• High hats and Parasols, March 12th, 2010

    The News from 100 Years Ago

    Scammers worked Del Mar Hotel
    Kenneth Willis, a traveling salesman from Oakland, informed Pacific Grove law enforcement that scammers victimized him at the Del Mar Hotel where he is staying. Willis was reading a newspaper in the lobby when he was approached by a man who appeared to be an affable gentleman. The man identified himself as George Hall and the two struck up a conversation. They were talking when a third man approached. Hall told Willis that the man was a wealthy high-liver who carried a flask to drink from, was mostly inebriated, and enjoyed gambling recklessly by flipping coins on ridiculous
    bets. Thereupon the high-liver joined them, and Hall promptly won innumerable coinflip bets.
    Hall then asked Willis if he wouldn’t like to flip for a sizeable sum of money, say one thousand dollars. Willis agreed, but said that he only had $250. The high-liver agreed, but said that he would have to go to his room to retrieve some cash as he only had $100 with him. A man passed by who was introduced by Willis as the hotel manager.
    The alleged manager agreed to hold the wager in his office until the high-liver returned.
    He walked toward the back, carrying the $350 cash.
    A woman then called to Hall from near the dining room. Hall said the woman was
    an old friend and he excused himself to go speak with her. Willis became suspicions after
    an interval during which none of the men returned. He then walked to the manager’s
    office and found it occupied by a gentleman he did not recognize. The genuine manager
    had no knowledge of the goings-on1.

    Monterey taxi stolen, recovered in the Grove
    Unknown suspects had a fine time last night after stealing a hack2 and team of horses
    while Manual Perry, the hack driver, took a few minutes off for a bite to eat. The hack
    was subsequently reported as having been seen at various locations around Monterey.
    In the end, however, the hack thieves decided on a venture to Pacific Grove. There,
    following their gambols, they tied the horses to a post on Pine Avenue and abandoned
    the hack and team. The constable noted, in the thieves’ behalf, that the team first had
    been comfortably blanketed.
    How the thieves made the get away from Pine is not known. There has been some
    speculation as to how the thieves may be residents of the Grove who simply walked
    home. While there is as yet no direct evidence such as to verify the guilty parties,
    suspicion points strongly in certain directions. Arrests may follow.
    The stealing of a hack and team of horses is a penitentiary offense and if the
    suspected parties escape punishment this time, they should doubtless be more careful
    in the future.

    Museum closes book, opens new one
    The Grove’s Museum of Natural History has closed its registration book for one
    year, and opened a new registration book for the next. During the first three days of
    availability, twenty-four individuals signed in as visitors.
    It is interesting to note from how many parts of the world our visitors come.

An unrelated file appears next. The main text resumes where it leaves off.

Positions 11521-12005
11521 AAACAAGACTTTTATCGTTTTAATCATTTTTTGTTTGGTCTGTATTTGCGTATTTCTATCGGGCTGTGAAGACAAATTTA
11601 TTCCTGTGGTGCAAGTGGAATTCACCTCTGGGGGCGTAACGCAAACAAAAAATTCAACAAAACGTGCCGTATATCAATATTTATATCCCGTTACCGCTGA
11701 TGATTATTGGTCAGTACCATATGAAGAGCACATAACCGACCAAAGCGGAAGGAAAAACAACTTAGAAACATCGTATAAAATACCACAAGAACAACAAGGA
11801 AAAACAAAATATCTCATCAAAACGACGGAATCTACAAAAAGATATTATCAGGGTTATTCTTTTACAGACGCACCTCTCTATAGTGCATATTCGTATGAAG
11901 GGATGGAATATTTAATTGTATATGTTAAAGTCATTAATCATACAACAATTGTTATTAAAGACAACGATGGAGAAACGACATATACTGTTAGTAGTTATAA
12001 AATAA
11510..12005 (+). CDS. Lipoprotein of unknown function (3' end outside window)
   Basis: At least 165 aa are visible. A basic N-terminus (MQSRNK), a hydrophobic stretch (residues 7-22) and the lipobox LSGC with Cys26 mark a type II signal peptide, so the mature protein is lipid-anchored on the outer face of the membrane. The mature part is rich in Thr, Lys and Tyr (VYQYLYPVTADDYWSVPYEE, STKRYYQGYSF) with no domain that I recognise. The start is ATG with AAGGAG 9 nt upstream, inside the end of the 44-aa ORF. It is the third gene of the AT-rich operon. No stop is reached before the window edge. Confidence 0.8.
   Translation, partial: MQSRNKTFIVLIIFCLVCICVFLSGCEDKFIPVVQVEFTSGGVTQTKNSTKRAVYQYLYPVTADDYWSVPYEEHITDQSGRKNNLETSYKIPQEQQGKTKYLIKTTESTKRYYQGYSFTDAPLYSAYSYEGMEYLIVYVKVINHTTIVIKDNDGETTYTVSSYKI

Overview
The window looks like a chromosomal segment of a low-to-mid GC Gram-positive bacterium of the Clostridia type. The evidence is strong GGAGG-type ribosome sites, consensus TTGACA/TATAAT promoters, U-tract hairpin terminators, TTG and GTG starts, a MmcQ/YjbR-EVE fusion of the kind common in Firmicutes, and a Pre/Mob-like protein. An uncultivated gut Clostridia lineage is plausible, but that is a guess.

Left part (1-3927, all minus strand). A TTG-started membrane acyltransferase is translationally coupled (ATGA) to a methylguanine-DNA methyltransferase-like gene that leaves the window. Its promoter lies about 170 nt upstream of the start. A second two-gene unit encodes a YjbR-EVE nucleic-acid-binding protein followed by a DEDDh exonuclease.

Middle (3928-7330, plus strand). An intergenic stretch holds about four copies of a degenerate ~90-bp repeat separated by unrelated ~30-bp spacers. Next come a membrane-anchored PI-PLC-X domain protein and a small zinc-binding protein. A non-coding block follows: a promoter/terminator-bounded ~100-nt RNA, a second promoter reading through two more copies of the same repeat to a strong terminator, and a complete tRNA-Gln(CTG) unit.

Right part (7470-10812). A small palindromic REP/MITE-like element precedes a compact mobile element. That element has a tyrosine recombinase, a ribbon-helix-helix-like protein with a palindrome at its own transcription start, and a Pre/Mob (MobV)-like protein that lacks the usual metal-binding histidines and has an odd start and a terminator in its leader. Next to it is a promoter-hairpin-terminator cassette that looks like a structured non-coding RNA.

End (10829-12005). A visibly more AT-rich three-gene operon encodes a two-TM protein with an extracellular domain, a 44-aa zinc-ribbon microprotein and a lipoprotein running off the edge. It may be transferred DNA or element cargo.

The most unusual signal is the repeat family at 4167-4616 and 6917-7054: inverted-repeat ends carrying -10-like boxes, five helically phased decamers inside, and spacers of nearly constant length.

During the past year nearly every country in Europe, every state and principal city of
    our nation, and every section and city of California have been represented upon our
    register. Among these visitors were many people of science from universities of the
    world. This shows that Pacific Grove and its Museum are quite widely known3

    Andrew Carnegie visits Grove
    Perhaps you noticed the flag at the Carnegie Library flying early in the breeze. That
    was in honor of Mr. Andrew Carnegie, a surprise visitor to Pacific Grove. After arriving
    by train, Mr. Carnegie and family checked in at the Del Mar Hotel. Carnegie says that
    a trip around 17 Mile Drive is planned before he tends to his Pacific Grove Agenda4

    Around town…

    • The El Bethel Mission has announced a Divine Healing meeting for Wednesday
      at 7 pm.
    • George Shelton has opened a shoe-polishing parlor at his book shop where he
      will give equal attention to either lady’s or man’s shoes. Mr. Shelton also offers
      more than 3,000 books for sale or exchange. Forest Avenue near Lighthouse.
      The Ladies Aid of the Christian Church will do sewing to raise money for their
      projects. Phone your order to Red 395.
    • The Bashan Musical Club will gather Saturday at the residence of the President,
      Mr. J. A. Pell, 311 Forest Avenue. All members are encouraged to attend.

    For sale or rent…

    • Leather go-carts are being featured at J. K. Paul’s Furniture Store. They are very
      fine and are sold at a bargain<sub<5.
    • Embroideries are being sold at the right prices at the Golden Rule Bazaar6
    • Wish you could speak French? Lessons offered in that language by Miss Anita
      Murray. 149 Eighth Street.
    • The ladies of the Christian Church are to hold a cooked food sale on Saturday,
      March 12, at the store of F. J. Wyeth. The sale will commence at 10 am.
    • Pasture your horses where there is a lot of graze. Good tight fences. W. T. Mitchell,
      Sur.

    (Endnotes)
    1 Well-organized scams of the era spurred several, later movies such as The Sting.
    2 A hack referred to a horse-drawn carriage available for hire. After 1914, however, guards at California prisons became known as hacks.
    3 Numbers of visitors were not offered in this report. Perhaps these will be discovered in a later newspaper.
    4 A visit to the Carnegie Library topped his agenda. More on this visit in next week’s column.
    5 Go-carts of the era were light, open carriages.
    6 Embroideries refers to a design or decoration formed by or on an object as if by embroidery.

    posted to Cedar Street Times on March 12, 2010

    Topics: Columns & Contributors, High Hats and Parasols

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